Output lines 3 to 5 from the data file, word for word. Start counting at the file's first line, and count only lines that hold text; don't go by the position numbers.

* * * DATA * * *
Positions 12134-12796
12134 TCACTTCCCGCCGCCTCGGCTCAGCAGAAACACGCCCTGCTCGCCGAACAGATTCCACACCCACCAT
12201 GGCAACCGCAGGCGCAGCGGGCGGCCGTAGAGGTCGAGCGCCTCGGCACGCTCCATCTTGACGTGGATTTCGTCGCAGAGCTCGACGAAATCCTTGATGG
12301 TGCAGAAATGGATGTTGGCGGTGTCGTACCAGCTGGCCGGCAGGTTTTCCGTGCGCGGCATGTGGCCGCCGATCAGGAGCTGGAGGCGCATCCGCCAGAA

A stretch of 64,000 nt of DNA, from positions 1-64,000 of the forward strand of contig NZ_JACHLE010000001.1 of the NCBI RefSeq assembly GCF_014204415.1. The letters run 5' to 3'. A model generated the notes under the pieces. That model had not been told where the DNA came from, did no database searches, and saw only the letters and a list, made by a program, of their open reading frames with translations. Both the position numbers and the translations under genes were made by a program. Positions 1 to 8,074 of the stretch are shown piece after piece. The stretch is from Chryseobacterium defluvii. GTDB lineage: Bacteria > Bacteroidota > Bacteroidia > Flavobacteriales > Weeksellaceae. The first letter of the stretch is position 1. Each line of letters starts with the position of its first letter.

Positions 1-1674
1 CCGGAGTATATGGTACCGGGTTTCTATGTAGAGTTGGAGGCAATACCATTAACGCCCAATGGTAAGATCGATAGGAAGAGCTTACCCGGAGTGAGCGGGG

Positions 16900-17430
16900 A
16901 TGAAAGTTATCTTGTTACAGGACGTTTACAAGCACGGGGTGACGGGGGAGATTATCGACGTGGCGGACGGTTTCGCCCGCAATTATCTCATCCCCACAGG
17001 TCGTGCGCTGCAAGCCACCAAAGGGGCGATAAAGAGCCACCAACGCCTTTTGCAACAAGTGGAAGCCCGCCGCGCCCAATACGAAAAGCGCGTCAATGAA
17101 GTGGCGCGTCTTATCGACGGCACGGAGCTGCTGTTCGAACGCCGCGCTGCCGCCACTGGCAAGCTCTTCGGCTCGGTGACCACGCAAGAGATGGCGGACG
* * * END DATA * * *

12201 GGCAACCGCAGGCGCAGCGGGCGGCCGTAGAGGTCGAGCGCCTCGGCACGCTCCATCTTGACGTGGATTTCGTCGCAGAGCTCGACGAAATCCTTGATGG
12301 TGCAGAAATGGATGTTGGCGGTGTCGTACCAGCTGGCCGGCAGGTTTTCCGTGCGCGGCATGTGGCCGCCGATCAGGAGCTGGAGGCGCATCCGCCAGAA

A stretch of 64,000 nt of DNA, from positions 1-64,000 of the forward strand of contig NZ_JACHLE010000001.1 of the NCBI RefSeq assembly GCF_014204415.1. The letters run 5' to 3'. A model generated the notes under the pieces. That model had not been told where the DNA came from, did no database searches, and saw only the letters and a list, made by a program, of their open reading frames with translations. Both the position numbers and the translations under genes were made by a program. Positions 1 to 8,074 of the stretch are shown piece after piece. The stretch is from Chryseobacterium defluvii. GTDB lineage: Bacteria > Bacteroidota > Bacteroidia > Flavobacteriales > Weeksellaceae. The first letter of the stretch is position 1. Each line of letters starts with the position of its first letter.